The other problem with flow, as imagined today, is that it privileges experiences of "high flow." We rarely celebrate games with low flow or so-called un-immersive experiences, even though that's exactly what makes Detarou's games so compelling. Game design's concept of flow has its own "design politics" embedded within itself, politics that impose orthodoxy and threaten experimental diversity in games.
The great thing about focalization, in contrast to flow or immersion, is that it doesn't take a side. Virginia Woolf's novel Mrs. Dalloway has a cast of a dozen focalizers and frolics in its own convolutedness -- like in one chapter, you're focalizing through one character who imagines what another character thinks of another character as they dream -- and this lack of boundaries between characters is what makes Woolf's writing so fresh and powerful. A Dashiell Hammett novel with a fixed hard-boiled detective narrator, however, can be just as compelling. Convolutedness and clarity are tools, not values. It's how you use it.
Again, flow and immersion have too many values embedded within them. "High immersion" is supposedly never a negative. For "immersion" to be a truly apolitical formalist design concept, the gamers and marketers who popularly invoke its name should be debating the horrors of games that are "too immersive" -- indulgent and oblivious games with a breathtaking lack of self-awareness, games that think they're Incredibly Interesting Things And No One Can Possibly Realize How Ridiculous This Is. (see: SuparnaGalaxy vs. every space opera universe powered by convenient mythology and space magic.)
Thecatamites' Pleasuredromes of Kubla Khan functions in a different way: it mocks those who would ever argue for the power of immersion. Here, the world is totally absurd and irrationally constructed, but the running commentary on the bottom insists that everything is intentional and extremely educational and artfully deep, and the problem is that you're not appreciating it enough.
Stoic rationality ends up looking more absurd than absurdity, and edutainment games are less educational than Doom. This constant plea at the bottom of the screen to focalize the "majestic yurts" as he does? It simply emphasizes how unmajestic they are, and how patronizing / racist the speaker is being, and how artificial this entire game environment is. It is a scathing criticism of the newly re-emerging edutainment genre, and Pleasuredromes directly addresses the potential of "immersive learning" -- there is little to no promise in it, because it pretends that learning is something you deposit in someone's brain and that games can do that.
(Are games actually effective as rhetoric? At a talk, Ian Bogost took Molleindustria's McDonald's Game as an example: some players ended up sympathizing with McDonald's, which means some players won't "get it" unless they leave the game behind and read the artist's statement, or read commentary on the game. Bogost points to how subsequent Molleindustria games often have explanations next to them now. Can games reliably communicate complex arguments, or is it dependent on players to interpret games and project those arguments onto their gameplay? If so, doesn't that mean games don't actually teach anything by themselves?)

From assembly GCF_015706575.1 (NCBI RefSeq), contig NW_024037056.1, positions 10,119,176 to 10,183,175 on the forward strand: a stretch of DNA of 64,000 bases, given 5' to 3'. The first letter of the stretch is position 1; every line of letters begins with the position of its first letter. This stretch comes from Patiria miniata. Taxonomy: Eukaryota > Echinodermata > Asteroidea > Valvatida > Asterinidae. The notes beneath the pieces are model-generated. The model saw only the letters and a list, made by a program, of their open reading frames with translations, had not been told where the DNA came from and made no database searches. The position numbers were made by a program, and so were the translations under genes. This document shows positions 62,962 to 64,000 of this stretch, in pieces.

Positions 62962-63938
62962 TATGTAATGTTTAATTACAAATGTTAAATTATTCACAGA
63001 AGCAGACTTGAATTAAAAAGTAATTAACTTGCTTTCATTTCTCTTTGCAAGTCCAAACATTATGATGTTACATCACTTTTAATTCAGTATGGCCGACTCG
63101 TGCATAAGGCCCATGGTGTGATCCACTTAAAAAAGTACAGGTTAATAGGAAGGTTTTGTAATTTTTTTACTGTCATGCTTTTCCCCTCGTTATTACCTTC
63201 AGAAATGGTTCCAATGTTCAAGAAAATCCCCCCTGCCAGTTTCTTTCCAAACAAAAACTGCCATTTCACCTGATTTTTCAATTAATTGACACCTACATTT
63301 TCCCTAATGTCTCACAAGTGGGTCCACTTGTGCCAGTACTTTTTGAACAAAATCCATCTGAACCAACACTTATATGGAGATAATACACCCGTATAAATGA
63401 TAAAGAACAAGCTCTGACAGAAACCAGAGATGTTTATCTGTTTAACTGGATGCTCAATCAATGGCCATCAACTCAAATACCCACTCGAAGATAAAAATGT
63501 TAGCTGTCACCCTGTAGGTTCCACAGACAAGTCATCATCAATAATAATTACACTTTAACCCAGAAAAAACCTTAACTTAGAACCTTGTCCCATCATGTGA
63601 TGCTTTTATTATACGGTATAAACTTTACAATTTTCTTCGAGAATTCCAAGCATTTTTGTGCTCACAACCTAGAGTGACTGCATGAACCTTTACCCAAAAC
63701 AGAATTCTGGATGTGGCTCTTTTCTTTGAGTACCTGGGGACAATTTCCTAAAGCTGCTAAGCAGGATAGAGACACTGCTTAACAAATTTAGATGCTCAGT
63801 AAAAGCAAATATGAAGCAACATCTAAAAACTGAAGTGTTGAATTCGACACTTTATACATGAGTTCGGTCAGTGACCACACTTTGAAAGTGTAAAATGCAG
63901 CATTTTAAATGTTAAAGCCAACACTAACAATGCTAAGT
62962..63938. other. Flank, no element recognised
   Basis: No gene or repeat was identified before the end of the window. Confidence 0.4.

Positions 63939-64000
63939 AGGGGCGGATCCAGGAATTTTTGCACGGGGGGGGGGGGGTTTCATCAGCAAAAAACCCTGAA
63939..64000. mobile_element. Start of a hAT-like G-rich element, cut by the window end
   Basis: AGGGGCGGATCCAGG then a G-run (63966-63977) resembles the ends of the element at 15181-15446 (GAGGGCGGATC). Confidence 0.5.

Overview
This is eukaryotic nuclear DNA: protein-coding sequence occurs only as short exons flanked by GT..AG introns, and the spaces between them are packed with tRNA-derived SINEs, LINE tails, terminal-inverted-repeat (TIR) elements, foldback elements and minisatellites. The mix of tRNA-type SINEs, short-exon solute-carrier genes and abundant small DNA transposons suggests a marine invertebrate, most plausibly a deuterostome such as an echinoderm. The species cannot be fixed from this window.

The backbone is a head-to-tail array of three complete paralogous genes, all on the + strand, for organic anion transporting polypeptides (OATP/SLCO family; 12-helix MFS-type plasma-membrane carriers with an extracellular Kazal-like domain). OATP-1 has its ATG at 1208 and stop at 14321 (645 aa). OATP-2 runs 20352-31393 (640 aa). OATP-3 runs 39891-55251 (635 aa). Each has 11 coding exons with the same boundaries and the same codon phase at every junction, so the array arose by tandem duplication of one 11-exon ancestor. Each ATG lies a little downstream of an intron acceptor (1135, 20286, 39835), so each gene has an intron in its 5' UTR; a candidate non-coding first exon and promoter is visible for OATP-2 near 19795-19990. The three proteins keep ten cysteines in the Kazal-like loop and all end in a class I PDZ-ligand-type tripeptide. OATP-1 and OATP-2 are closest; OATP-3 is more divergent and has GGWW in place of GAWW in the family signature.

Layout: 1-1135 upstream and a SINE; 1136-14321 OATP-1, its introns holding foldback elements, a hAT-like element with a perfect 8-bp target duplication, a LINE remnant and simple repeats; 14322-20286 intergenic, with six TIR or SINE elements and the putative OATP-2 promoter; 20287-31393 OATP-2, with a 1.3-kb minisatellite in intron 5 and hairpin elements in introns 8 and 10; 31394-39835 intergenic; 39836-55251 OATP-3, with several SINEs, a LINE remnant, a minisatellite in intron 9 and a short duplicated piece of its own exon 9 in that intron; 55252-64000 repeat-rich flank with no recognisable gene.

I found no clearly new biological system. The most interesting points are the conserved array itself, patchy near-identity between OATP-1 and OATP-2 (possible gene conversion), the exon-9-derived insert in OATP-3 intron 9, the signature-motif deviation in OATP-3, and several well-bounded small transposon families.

But the people who actually do control and enforce educational policy -- with their bug eyes and flapping mouths -- will likely never play Pleasuredromes. They will never be critical about what immersion is, or what learning is, or how video games can / can't immerse, or how video games can / can't teach, or what kind of thinking actually takes place in games. At the same time, they will claim to understand it completely and claim to be able to wield it.
So, to review:
1) We don't know how video games work.
2) The game industry argues that games "immerse", but immersion theory confuses realism for presence, and production value for realism.
3) "Flow" is a contested concept. And even if were more stable, it still imposes values of high flow > low flow. Destroy these value systems.
4) Instead of trying to convince the game industry and its supporters that they're wrong, let's just cut out their language entirely and render their marketing apparatus irrelevant in the context of theory.
5) I think "focalization" is a good and useful word with a shady-enough past.
6) In games with less narrative, "focalization" is useful to think about how mechanics and worlds are in tension with themselves.
7) Games can't teach us anything beyond hand-eye coordination. It is later reflection, outside of a game, when we realize what happened and teach ourselves.